Cuba’s allies join thousands to honour Castro in Havana; Obama absent
HAVANA: Cuba’s leftist allies and Washington’s top diplomat in Havana joined a sprawling throng of Cubans at a rally on Tuesday to commemorate Fidel Castro, the man who built a Communist state on the doorstep of the United States.
Castro died on Friday at age 90, a decade after ceding control to his younger brother Raul Castro, 85.
With Raul Castro at his side, the charismatic Fidel Castro led the bearded rebels who seized power in a 1959 revolution and ruled the island in the face of U.S. opposition that endured until President Barack Obama reversed course in 2014 and set out to restore diplomatic relations.
For many, especially in Latin America and Africa, Castro was a symbol of resistance to imperialism, having ousted a U.S.-backed dictator, and a champion of the poor. Others, including many in the large Cuban exile community in Miami, have condemned him as a tyrant who jailed opponents and ruined the economy through socialism.
Chants of “Viva Fidel!” resounded as tens of thousands massed in Havana’s Revolution Square on Tuesday evening to pay homage to Castro. “United, the people will never be defeated!” rang another.
Raul Castro embraced ideological ally, visiting Venezuelan President Nicolas Maduro, as the ceremony got underway.
“To weigh the success or failure of Cuba’s economic model without factoring in the more than 50-year-long criminal (U.S.) embargo, is pure hypocrisy,” Ecuadorean President Rafael Correa said in a tribute to Fidel Castro.
The White House announced on Tuesday Obama would not send a presidential delegation. Instead, the United States will be represented by Jeffrey DeLaurentis, chief diplomat at the U.S. embassy in Havana, and Ben Rhodes, an Obama aide who represented the United States in 18 months of secret talks that led to detente.
That rapprochement is now threatened by U.S. President-elect Donald Trump, who takes office on Jan. 20 and who has spoken of resuming Washington’s hard line unless the government makes political changes, the kind of pressure the Castro brothers always fiercely resisted.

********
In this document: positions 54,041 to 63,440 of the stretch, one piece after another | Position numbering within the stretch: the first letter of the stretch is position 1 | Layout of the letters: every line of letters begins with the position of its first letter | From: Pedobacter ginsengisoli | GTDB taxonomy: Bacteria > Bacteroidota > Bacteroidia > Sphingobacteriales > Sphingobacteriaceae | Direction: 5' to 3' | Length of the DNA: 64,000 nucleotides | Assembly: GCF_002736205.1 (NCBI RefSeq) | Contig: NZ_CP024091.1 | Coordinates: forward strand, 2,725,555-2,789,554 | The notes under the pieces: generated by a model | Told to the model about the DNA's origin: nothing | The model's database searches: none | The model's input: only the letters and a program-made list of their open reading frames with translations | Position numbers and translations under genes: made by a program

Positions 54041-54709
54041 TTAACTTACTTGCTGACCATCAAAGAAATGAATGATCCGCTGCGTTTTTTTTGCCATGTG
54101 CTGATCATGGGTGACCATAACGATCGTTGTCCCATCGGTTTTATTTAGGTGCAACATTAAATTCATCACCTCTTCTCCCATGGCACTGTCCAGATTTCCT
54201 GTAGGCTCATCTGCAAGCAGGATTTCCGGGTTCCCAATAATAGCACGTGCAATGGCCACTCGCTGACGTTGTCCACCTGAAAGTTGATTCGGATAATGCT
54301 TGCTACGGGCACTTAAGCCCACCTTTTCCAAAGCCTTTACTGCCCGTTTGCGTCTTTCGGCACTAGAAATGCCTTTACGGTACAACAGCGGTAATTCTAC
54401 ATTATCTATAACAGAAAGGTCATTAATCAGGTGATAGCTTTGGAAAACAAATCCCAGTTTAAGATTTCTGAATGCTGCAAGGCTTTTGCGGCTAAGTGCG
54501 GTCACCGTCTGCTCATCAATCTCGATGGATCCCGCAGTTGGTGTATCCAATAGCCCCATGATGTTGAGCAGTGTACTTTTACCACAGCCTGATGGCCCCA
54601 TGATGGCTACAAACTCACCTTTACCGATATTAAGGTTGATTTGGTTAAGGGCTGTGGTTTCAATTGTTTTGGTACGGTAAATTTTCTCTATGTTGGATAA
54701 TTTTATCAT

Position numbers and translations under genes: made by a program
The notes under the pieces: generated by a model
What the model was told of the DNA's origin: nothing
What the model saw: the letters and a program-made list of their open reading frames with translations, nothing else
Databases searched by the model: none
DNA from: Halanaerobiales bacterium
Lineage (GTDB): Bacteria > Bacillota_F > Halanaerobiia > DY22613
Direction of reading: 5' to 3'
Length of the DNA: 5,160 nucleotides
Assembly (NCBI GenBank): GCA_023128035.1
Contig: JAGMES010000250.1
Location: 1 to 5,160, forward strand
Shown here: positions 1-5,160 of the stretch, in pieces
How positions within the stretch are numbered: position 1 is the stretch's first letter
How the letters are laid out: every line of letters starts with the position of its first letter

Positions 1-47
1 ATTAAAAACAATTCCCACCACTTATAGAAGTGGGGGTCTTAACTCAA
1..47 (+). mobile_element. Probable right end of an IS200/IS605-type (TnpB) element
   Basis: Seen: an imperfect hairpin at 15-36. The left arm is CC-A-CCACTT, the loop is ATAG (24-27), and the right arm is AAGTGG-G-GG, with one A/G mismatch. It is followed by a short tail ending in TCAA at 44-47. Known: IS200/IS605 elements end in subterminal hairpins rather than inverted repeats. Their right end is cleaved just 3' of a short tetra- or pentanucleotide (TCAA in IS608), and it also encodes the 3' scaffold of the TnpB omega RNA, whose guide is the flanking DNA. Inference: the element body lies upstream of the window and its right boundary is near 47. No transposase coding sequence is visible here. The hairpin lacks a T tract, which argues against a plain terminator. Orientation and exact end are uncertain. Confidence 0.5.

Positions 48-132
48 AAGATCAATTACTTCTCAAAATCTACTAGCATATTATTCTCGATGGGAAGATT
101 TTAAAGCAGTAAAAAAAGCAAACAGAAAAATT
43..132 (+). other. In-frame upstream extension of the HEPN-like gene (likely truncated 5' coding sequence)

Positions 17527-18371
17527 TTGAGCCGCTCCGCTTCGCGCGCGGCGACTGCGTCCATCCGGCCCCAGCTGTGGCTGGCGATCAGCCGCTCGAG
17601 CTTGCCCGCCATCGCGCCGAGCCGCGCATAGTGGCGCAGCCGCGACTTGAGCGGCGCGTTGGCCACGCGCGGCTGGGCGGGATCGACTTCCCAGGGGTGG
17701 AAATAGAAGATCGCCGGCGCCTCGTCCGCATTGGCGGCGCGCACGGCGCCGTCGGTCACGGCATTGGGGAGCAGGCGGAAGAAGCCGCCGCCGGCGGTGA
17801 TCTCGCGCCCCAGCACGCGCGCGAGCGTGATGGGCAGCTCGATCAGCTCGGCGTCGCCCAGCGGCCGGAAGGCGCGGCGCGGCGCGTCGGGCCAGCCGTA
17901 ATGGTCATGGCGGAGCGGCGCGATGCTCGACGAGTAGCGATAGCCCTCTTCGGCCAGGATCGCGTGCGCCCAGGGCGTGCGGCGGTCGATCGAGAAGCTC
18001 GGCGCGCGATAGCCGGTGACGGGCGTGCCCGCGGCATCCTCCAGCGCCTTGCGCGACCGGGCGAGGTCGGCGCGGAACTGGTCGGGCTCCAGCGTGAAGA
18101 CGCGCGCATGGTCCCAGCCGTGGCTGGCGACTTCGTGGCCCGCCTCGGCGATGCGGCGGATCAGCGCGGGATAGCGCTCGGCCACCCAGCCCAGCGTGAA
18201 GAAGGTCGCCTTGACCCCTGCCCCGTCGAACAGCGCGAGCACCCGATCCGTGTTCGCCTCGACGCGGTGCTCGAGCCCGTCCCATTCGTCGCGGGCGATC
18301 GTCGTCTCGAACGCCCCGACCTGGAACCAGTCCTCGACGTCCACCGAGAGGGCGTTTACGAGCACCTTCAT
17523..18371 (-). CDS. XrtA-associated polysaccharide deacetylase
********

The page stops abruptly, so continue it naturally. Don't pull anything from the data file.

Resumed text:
DeLaurentis was head of the U.S. interests section in Havana when it was upgraded to an embassy in July 2015 and has been nominated by Obama to be named ambassador. White House spokesman Josh Earnest called Rhodes “the principal interlocutor with the Cuban government from the White House” on normalization.
Many leaders of Latin America’s left, including Maduro and Bolivian President Evo Morales, flew in to attend the ceremony in the same space where Castro once delivered rousing, marathon speeches.
African leaders included Zimbabwe’s Robert Mugabe and South African President Jacob Zuma, who paid Castro a tribute of his own. The late Nelson Mandela repeatedly thanked Castro for his efforts in helping overturn apartheid in South Africa.
Mugabe, 92, himself a former Marxist guerrilla who has led Zimbabwe as prime minister or president since 1980 despite financial and health crises, praised Fidel Castro’s government for having trained thousands of Zimbabwean doctors and teachers.
“Fidel was not just your leader. He was our leader and the leader of all revolutionaries. We followed him, listened to him and tried to emulate him,” Mugabe told reporters as he arrived in Havana,
“Farewell, dear brother. Farewell, revolutionary,” he said.
Few leaders from the world’s major powers are heading to the Caribbean island, with many sending second-tier officials instead.